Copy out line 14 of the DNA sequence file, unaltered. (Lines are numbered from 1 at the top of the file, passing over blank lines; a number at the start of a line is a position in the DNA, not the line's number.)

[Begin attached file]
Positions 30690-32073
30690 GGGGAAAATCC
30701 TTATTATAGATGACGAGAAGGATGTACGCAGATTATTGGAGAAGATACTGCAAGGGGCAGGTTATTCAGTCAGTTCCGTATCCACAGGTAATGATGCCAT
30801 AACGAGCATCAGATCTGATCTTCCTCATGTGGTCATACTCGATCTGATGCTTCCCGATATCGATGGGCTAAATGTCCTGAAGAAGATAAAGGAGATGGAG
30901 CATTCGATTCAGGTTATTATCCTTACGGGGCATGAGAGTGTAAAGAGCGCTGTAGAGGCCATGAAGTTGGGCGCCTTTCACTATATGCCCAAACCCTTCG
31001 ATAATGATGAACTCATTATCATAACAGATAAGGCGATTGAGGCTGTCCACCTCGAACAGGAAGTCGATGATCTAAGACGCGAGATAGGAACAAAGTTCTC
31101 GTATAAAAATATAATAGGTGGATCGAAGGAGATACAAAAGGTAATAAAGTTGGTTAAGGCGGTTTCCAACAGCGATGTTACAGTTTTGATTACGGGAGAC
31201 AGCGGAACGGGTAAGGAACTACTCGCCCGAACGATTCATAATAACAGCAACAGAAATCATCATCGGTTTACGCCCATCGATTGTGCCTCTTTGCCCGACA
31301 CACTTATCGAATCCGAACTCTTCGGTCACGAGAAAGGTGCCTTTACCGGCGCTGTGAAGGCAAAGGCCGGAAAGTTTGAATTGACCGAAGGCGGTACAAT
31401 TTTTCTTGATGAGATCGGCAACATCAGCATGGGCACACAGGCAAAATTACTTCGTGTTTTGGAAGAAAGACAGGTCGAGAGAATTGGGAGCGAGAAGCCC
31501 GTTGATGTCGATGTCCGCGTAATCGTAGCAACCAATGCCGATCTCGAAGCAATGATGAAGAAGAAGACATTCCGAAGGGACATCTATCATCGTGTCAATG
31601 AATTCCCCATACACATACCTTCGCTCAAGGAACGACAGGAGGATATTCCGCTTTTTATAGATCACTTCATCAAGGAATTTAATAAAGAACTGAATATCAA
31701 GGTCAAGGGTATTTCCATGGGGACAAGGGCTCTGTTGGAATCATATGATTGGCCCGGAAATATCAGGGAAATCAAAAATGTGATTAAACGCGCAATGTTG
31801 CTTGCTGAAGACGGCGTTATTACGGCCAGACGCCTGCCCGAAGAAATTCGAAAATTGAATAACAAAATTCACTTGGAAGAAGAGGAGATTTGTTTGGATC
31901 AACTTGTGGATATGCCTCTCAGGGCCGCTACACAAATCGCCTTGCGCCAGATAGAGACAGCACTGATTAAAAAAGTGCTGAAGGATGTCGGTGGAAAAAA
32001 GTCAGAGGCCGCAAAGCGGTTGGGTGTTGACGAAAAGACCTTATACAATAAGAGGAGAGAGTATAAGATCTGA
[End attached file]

31801 CTTGCTGAAGACGGCGTTATTACGGCCAGACGCCTGCCCGAAGAAATTCGAAAATTGAATAACAAAATTCACTTGGAAGAAGAGGAGATTTGTTTGGATC